A 62-year-old woman is evaluated for management of her type 2 diabetes mellitus. She was diagnosed 2 years ago, and treatment was advanced to include lifestyle modifications, metformin, liraglutide, and empagliflozin, but it was not successful in reaching her hemoglobin A1c goal. Her current regimen includes metformin and basal and prandial insulins. Her fasting and preprandial blood glucose values range from 150 to 200 mg/dL (8.3-11.1 mmol/L) with intermittent episodes of hypoglycemia. She has had a weight gain of 2.3 kg (5 lb) over the last 3 months. Medical history is also significant for hypertension, hyperlipidemia, and osteoarthritis. Medications are detemir insulin, lispro insulin, metformin, lisinopril, and atorvastatin.
On physical examination, blood pressure is 142/90 mm Hg and pulse rate is 63/min. BMI is 36. The remainder of the physical examination is unremarkable. Laboratory studies show a hemoglobin A1c level of 8.8%.
Which of the following is the most appropriate management of this patient's diabetes?
A. Add sitagliptin
B. Add pioglitazone
C. Increase insulin
D. Metabolic surgery referral
MKSAP Answer and Critique
The correct answer is D. Metabolic surgery referral. This item is available to MKSAP 18 subscribers as item 83 in the Endocrinology and Metabolism section. More information about MKSAP 18 is available online.
This patient should be referred for metabolic surgery. The gastrointestinal tract plays an important role in glucose homeostasis and serves as an important physiologic target for improving glycemic control. Short- and mid-term data from randomized controlled trials of metabolic surgery demonstrated greater improvements in glycemic control and cardiovascular risk factors compared with optimized medical therapy and lifestyle modifications. Retrospective cohort studies and prospective observational studies suggest a reduction in cardiovascular deaths and lower incidence of cardiovascular events in patients undergoing metabolic surgery. Metabolic surgery should be recommended to patients with type 2 diabetes with class III obesity (BMI ≥40 [≥37.5 in Asian Americans]) independent of glycemic control and diabetes treatment regimen and to patients with type 2 diabetes with class II obesity (BMI 35.0-39.9 [32.5-37.4 in Asian Americans]) who fail to meet their glycemic goals despite optimizing medical therapies and lifestyle modifications. In addition, patients with class I obesity (BMI 30.0-34.9 [27.5-32.4 in Asian Americans]) who do not meet their glycemic goals despite optimizing medical therapy should be considered for metabolic surgery. This patient with class II obesity has an inability to meet her hemoglobin A1c goal of less than 7% on her current medical regimen. Further modifications to her current regimen may either exacerbate hypoglycemia and accelerate weight gain or not reach her glycemic goal.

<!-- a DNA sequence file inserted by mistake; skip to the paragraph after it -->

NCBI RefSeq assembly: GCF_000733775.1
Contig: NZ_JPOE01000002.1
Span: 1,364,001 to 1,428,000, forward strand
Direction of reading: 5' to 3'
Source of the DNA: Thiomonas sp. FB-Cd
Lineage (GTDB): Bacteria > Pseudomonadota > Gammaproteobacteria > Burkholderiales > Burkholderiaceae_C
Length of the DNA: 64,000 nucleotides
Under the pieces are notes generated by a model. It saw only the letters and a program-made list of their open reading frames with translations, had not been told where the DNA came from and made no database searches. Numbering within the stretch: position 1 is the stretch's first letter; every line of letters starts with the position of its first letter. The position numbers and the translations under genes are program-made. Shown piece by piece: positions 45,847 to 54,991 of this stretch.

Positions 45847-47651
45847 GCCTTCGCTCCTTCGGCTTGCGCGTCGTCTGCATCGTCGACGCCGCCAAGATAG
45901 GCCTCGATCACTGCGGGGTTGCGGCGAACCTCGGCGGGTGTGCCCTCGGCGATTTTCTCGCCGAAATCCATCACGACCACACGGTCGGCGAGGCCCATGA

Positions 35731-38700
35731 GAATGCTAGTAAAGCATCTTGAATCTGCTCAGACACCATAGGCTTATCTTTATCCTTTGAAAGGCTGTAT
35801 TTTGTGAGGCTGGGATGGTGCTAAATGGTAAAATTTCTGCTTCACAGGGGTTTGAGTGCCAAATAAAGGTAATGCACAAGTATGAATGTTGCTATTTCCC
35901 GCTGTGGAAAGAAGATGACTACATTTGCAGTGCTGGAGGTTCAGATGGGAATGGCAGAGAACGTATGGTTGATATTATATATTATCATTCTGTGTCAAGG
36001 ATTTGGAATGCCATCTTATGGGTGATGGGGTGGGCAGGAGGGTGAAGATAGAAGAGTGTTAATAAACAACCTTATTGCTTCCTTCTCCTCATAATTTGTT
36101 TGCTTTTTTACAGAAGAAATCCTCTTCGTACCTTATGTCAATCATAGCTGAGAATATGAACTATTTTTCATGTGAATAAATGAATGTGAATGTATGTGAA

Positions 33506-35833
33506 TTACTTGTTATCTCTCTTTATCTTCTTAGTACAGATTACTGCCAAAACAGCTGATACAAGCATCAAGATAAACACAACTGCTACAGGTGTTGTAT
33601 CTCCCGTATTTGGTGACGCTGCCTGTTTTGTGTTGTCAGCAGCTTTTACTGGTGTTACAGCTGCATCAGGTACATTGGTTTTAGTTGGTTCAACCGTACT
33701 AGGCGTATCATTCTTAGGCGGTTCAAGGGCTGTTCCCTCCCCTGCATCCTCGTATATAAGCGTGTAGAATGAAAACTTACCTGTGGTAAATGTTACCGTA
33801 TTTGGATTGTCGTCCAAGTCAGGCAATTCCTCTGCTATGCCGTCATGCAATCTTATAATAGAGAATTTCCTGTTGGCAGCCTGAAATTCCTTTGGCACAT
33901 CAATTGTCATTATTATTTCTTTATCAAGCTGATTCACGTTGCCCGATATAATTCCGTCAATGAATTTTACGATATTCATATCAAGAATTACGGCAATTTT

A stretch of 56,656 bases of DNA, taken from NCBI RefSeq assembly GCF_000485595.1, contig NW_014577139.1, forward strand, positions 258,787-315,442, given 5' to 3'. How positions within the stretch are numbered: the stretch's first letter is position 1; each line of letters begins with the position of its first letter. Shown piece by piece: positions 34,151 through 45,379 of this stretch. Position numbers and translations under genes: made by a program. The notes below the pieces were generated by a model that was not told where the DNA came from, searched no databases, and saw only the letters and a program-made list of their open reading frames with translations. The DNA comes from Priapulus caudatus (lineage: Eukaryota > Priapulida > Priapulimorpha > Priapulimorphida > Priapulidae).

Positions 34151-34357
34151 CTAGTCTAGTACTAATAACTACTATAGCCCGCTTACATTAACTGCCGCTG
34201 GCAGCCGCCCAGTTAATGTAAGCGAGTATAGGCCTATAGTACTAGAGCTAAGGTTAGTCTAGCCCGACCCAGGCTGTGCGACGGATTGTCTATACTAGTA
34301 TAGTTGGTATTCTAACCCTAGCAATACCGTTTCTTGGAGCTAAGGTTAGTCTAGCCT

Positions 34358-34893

Although sitagliptin, a dipeptidyl peptidase (DPP)-4-inhibitor, is a weight neutral oral agent that could potentially improve her hemoglobin A1c level by 0.95% to 1.1%, it would not achieve her target hemoglobin A1c of less than 7%.
Pioglitazone, a thiazolidinedione (TZD), improves insulin sensitivity and hemoglobin A1c by 0.9% to 1.1%. The addition of pioglitazone in this patient would likely not achieve her target hemoglobin A1c goal and could potentially induce additional weight gain, a known side effect of this drug class.
Increasing the patient's insulin doses may improve her hemoglobin A1c to goal, but it will exacerbate her hypoglycemia and promote additional weight gain.
- Metabolic surgery demonstrates greater improvements in glycemic control and cardiovascular risk factors compared with optimized medical therapy and lifestyle modifications.